Climate warming differs by state

Climate change is affecting some states more than others

PRINCETON, N.J. | June 15, 2012

An analysis of temperature increases in the past 100 years shows climate change is affecting some U.S. states more than others, researchers say.

Scientists from Climate Central said the state experiencing the highest temperature increase was Rhode Island, followed by Massachusetts, New Jersey, Arizona and Maine, reported.

Both natural climate variability and human activity creating greenhouse gases play roles in the findings, the researchers said.

They calculated averages of the daily high and low temperatures from the National Climatic Data Center's U.S. Historical Climatology Network of weather stations to determine how much the average daily temperatures changed each decade over the past 100 years.

The pace of warming increased dramatically starting in the 1970s with every state showing a rise in overall temperatures in the past 40 years, they said.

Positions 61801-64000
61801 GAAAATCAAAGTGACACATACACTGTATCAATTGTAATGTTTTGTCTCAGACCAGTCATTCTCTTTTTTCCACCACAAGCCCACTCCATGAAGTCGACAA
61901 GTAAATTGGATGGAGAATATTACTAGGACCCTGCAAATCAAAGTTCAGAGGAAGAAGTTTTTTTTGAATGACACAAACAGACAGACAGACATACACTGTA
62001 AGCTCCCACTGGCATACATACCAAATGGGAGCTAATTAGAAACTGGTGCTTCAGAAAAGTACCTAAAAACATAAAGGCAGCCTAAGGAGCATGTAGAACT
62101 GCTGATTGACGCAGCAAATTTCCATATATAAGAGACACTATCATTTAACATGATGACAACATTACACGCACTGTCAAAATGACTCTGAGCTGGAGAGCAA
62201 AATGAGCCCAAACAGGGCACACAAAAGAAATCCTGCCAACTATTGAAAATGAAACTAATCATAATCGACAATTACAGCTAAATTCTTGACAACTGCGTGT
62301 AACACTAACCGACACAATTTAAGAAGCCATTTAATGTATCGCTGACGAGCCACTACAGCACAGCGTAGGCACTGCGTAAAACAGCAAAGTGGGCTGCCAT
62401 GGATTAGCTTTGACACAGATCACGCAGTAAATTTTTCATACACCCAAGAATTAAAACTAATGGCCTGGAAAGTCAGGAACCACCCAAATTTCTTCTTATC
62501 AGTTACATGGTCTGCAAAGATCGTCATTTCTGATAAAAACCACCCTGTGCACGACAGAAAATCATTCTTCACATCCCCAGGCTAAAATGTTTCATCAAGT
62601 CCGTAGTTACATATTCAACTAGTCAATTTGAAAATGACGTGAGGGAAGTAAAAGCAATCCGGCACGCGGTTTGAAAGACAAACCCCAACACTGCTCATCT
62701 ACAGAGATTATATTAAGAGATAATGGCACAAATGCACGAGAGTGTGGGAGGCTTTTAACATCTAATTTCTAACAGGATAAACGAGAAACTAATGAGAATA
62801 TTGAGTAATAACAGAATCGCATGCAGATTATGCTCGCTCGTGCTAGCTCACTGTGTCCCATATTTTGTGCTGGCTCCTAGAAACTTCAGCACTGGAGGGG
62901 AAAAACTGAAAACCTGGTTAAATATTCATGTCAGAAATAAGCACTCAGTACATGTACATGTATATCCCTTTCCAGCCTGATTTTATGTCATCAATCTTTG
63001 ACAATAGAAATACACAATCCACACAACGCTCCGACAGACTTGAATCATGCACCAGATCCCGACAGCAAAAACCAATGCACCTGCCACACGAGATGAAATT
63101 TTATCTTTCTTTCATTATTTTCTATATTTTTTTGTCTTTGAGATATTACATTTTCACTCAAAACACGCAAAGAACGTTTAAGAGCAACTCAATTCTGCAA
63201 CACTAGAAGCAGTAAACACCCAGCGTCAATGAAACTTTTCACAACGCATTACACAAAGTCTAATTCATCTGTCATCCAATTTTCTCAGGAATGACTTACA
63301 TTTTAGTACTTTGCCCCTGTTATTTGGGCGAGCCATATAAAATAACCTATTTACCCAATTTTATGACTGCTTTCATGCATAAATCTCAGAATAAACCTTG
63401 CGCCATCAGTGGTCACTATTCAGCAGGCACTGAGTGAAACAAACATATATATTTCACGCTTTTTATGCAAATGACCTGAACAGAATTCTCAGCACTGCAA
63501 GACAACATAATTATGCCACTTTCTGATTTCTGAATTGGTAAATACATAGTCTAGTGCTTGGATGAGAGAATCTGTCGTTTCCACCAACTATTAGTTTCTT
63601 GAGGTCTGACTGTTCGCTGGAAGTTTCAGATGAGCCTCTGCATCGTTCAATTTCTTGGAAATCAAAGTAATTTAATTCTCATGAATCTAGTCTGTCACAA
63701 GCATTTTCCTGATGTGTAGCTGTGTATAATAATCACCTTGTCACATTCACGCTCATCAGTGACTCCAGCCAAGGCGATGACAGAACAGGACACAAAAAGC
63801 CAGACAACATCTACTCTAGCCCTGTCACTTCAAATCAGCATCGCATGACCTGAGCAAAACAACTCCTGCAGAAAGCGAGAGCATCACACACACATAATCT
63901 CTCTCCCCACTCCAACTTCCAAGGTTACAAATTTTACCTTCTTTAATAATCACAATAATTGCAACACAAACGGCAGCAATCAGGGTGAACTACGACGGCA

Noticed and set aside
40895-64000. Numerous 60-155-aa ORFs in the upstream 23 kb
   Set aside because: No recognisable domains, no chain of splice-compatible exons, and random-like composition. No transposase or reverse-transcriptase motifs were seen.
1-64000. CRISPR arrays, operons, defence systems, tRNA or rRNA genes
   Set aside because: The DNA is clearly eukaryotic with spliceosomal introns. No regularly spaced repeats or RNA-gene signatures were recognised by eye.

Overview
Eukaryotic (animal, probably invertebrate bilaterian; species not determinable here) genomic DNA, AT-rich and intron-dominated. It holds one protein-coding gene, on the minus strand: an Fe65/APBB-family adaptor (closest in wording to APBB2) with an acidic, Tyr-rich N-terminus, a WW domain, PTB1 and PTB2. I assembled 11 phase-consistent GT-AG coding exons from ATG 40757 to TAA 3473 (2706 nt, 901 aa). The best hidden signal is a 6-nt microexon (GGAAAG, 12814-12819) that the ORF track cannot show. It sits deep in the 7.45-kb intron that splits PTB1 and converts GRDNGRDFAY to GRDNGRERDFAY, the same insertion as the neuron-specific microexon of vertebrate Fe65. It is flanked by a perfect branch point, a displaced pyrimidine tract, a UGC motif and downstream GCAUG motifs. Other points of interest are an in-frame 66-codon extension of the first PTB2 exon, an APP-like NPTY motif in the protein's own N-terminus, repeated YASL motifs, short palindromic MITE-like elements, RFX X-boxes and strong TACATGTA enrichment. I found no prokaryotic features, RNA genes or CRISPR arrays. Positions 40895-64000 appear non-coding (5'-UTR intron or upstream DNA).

The increase in the rate of warming coincides with the time the effect of greenhouse gases began to overwhelm the other natural and human influences on climate at the global and continental scales, the scientists said.

There were regional trends to the increases, they said, with states in the Southwest, Northeast, Upper Midwest and Northern Rockies showing the fastest warming, while states in the Southeast and Midwest regions tended to warm much more slowly.

2012 United Press International, Inc. All Rights Reserved.

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